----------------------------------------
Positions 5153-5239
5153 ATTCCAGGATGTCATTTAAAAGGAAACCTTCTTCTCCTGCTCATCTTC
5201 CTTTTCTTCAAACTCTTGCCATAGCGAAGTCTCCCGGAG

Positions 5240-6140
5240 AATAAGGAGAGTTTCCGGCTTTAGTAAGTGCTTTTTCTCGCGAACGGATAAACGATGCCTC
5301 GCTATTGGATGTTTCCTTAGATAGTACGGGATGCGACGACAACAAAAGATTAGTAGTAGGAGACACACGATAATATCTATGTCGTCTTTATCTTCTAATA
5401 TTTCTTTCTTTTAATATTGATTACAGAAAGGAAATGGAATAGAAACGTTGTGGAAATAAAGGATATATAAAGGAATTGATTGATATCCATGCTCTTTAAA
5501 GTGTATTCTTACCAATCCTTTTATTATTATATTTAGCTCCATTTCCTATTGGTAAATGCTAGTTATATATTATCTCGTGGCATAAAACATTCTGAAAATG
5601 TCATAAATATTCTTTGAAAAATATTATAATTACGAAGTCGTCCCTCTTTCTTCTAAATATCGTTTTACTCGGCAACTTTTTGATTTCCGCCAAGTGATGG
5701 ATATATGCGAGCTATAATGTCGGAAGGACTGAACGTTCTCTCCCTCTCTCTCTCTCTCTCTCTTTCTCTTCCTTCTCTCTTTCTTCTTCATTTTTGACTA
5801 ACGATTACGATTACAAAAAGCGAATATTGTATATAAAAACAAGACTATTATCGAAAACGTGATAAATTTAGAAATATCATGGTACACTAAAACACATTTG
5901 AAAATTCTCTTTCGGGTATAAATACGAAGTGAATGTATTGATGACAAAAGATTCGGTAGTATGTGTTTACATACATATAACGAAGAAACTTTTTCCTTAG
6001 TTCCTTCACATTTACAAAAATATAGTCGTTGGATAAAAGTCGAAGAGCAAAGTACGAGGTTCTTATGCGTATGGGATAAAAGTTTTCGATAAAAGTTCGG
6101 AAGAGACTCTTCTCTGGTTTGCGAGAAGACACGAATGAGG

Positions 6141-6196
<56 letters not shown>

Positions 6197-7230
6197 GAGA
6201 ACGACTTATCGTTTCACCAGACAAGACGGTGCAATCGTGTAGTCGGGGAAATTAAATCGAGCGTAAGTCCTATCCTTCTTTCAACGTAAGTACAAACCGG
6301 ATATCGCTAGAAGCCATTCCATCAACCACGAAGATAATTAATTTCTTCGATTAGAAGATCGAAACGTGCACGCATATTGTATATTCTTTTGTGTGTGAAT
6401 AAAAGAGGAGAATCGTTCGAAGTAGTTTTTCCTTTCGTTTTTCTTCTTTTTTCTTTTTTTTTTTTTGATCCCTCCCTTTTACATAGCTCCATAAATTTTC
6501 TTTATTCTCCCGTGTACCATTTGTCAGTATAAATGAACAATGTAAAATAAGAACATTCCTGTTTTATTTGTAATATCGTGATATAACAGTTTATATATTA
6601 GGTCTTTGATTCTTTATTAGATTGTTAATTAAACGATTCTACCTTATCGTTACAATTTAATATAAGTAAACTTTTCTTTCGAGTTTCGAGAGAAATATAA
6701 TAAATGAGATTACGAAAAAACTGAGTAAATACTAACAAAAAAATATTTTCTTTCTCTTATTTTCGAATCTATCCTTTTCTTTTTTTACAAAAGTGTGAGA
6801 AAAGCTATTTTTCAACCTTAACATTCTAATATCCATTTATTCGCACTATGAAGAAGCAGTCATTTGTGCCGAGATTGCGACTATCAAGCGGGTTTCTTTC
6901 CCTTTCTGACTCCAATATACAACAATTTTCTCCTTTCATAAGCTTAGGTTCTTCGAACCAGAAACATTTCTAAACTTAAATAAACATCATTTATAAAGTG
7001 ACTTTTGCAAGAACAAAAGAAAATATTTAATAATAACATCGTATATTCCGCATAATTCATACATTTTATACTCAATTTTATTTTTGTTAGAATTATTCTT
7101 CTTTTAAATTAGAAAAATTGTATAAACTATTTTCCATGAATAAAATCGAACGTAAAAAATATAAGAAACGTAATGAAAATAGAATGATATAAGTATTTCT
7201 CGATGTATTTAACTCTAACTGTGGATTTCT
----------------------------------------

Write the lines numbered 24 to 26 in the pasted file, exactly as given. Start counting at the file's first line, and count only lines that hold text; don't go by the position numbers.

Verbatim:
6701 TAAATGAGATTACGAAAAAACTGAGTAAATACTAACAAAAAAATATTTTCTTTCTCTTATTTTCGAATCTATCCTTTTCTTTTTTTACAAAAGTGTGAGA
6801 AAAGCTATTTTTCAACCTTAACATTCTAATATCCATTTATTCGCACTATGAAGAAGCAGTCATTTGTGCCGAGATTGCGACTATCAAGCGGGTTTCTTTC
6901 CCTTTCTGACTCCAATATACAACAATTTTCTCCTTTCATAAGCTTAGGTTCTTCGAACCAGAAACATTTCTAAACTTAAATAAACATCATTTATAAAGTG